|Cinema has made the greatest
impact in the lives of people globally. It takes you to a different dimension
and puts your imagination to test. Films incorporate many kinds of art
forms and portray the creativity of the makers at their best. Of all the
thousands of cinemas made world wide, few over the decades have touched
our spirits. These cinemas become unforgettable and the people who created
and acted in it, become legendary.
In India and other countries, cinema
is inseparable from one's life. For thousands, it provides livelihood and
for millions, it is an escape into a fantasy world. This imaginary world
could be splendid, perfect, or filled with love and joy. Or it could be
nothing but struggle, pain, disappointment and misery. There is no
perfect formula to create a memorable and long lasting cinema. Or is there?
Bhanu Priya - Bharata Natyam Dancer
Bhanu Priya in film Sitara
The great Indian cinema industry has
been incorporating song and dance sequences around the story line to attract
and entertain audiences. A majority of the movies do a very poor job of
this but there are always few gems that are uncovered. They have unique
story lines and noble characters, which stand for a cause and struggle
through their entire lives to find happiness. These characters can include
activists, poets, writers, singers, dancers, artists and many other types
of individuals. We watch these unique cinemas again and again. We do not
care if they are in foreign languages. We share them with our children,
friends and neighbors, as these cinemas have the quality to inspire people
of many generations for decades.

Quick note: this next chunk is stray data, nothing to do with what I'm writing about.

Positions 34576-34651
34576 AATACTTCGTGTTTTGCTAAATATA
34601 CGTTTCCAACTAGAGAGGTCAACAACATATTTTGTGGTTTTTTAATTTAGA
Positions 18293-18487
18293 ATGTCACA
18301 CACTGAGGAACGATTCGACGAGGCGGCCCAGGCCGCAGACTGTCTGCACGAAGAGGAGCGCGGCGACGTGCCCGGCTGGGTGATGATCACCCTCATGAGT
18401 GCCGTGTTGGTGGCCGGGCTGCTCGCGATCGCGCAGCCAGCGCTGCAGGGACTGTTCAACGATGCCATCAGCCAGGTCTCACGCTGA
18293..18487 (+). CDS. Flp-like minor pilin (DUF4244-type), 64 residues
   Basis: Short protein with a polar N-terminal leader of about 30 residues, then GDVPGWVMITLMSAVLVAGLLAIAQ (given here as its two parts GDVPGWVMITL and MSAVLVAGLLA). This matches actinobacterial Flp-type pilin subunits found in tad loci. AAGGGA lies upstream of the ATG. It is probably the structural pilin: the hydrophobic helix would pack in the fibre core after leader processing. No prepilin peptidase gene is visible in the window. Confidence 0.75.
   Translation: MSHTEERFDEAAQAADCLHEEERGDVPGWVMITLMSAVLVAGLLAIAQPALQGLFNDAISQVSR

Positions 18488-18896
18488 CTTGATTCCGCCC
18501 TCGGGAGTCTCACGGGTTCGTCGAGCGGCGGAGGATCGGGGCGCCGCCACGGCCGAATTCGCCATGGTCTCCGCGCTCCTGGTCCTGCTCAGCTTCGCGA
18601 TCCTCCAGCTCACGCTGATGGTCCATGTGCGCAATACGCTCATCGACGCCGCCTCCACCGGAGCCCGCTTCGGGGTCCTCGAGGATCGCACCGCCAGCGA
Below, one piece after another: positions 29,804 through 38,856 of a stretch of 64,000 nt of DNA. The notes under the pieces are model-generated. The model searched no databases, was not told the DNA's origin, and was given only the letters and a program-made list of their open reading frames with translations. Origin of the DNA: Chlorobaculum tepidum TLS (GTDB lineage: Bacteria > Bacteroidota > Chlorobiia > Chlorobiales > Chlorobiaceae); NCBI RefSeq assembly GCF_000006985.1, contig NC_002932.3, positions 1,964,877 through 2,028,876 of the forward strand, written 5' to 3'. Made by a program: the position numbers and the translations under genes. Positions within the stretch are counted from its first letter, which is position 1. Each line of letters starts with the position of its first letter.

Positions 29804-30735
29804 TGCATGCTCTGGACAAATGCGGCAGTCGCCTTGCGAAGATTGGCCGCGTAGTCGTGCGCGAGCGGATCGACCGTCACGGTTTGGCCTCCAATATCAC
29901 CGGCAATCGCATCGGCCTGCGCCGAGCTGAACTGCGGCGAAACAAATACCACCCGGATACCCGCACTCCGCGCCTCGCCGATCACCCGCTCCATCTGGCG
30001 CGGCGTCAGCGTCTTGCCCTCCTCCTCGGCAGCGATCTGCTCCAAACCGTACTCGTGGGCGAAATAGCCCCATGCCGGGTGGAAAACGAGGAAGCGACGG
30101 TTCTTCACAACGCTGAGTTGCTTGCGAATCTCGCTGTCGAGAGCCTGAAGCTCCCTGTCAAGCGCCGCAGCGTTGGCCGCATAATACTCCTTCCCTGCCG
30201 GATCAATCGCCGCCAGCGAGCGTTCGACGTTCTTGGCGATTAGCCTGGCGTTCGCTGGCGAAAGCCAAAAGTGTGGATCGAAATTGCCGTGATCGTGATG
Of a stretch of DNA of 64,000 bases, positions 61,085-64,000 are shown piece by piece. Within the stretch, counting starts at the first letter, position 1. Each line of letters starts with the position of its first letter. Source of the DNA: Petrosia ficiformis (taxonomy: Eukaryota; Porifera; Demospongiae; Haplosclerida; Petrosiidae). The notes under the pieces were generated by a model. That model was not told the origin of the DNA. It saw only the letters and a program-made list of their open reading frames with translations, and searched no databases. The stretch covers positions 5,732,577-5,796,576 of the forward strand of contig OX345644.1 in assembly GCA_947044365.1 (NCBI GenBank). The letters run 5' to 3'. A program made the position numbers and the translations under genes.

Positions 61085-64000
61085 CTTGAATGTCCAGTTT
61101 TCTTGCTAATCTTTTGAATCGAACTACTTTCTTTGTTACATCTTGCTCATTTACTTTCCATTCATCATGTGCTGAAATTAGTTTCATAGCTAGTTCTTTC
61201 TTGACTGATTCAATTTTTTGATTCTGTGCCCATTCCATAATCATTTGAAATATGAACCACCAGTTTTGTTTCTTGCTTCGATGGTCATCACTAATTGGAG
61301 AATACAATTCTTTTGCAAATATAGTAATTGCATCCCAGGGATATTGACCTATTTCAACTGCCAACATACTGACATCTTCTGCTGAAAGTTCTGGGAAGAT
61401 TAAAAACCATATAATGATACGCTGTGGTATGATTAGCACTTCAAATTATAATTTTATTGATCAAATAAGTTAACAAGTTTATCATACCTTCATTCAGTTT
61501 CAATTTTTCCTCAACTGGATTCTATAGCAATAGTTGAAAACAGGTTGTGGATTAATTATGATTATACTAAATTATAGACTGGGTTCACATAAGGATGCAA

Madhuri Dixit - Kathak dancer from the film Devdas (2002)
Most good actors, actresses and artists
in general are passionate about their trade. They need to be in their creative
mode, if not, it becomes a life and death issue for their souls. Some of
these great actors and actresses include professional classical dancers,
some of whom have an elevated artistic expression that needs a bigger audience
and bigger stage. They could be Kamal Hassan, Gopi Krishna, Hema Malini,
Shobana, Vyjayanthimala, Padmini, Ragini, Bhanu Priya, Madhuri Dixit, Meenakshi
Seshadri, Manju Bhargave, Sabitha Bhamidipati, Sudha Chandran, Prabhu Deva,
Shanmukha Srinivas and the list goes on.
Shobana - Bharata Natyam dancer & awarding winning actress
As a child, one of the first classical
dance and music-based cinemas I have seen was Shankarabharanam. It was
one of the gigantic hit movies in the Indian film history. Director K.
Viswanath was a creative genius who respected classical art forms. He brought
in new actors for all the major roles. Manju Bhargavi was the heroine who
was caught in a strange situation. Her acting and dancing was outstanding.
For my generation, this movie was the call to become dancers.
Classical dancing was also brought to
the silver screen decades before Manju Bhargavi. Lalitha, Padmini and Ragini
are known as the Travancore sisters from Kerala. They were all leading
actresses and dancers in South India and acted in several Hindi cinemas
also. Dancer and actress Shobhana is their niece - brother's daughter.
Among the sisters, Padmini has had the most successful career. She has
acted in more than 250 movies and some of the movies she acted in are classics,
even today - Thillana Mohanambal is a great example.
Manju Bhargavi - Kuchipudi Dancer, from the film Shankarabharanam
Currently, Padmini is the Director of
the Padmini School of Fine Arts with five branches in Queens, New York,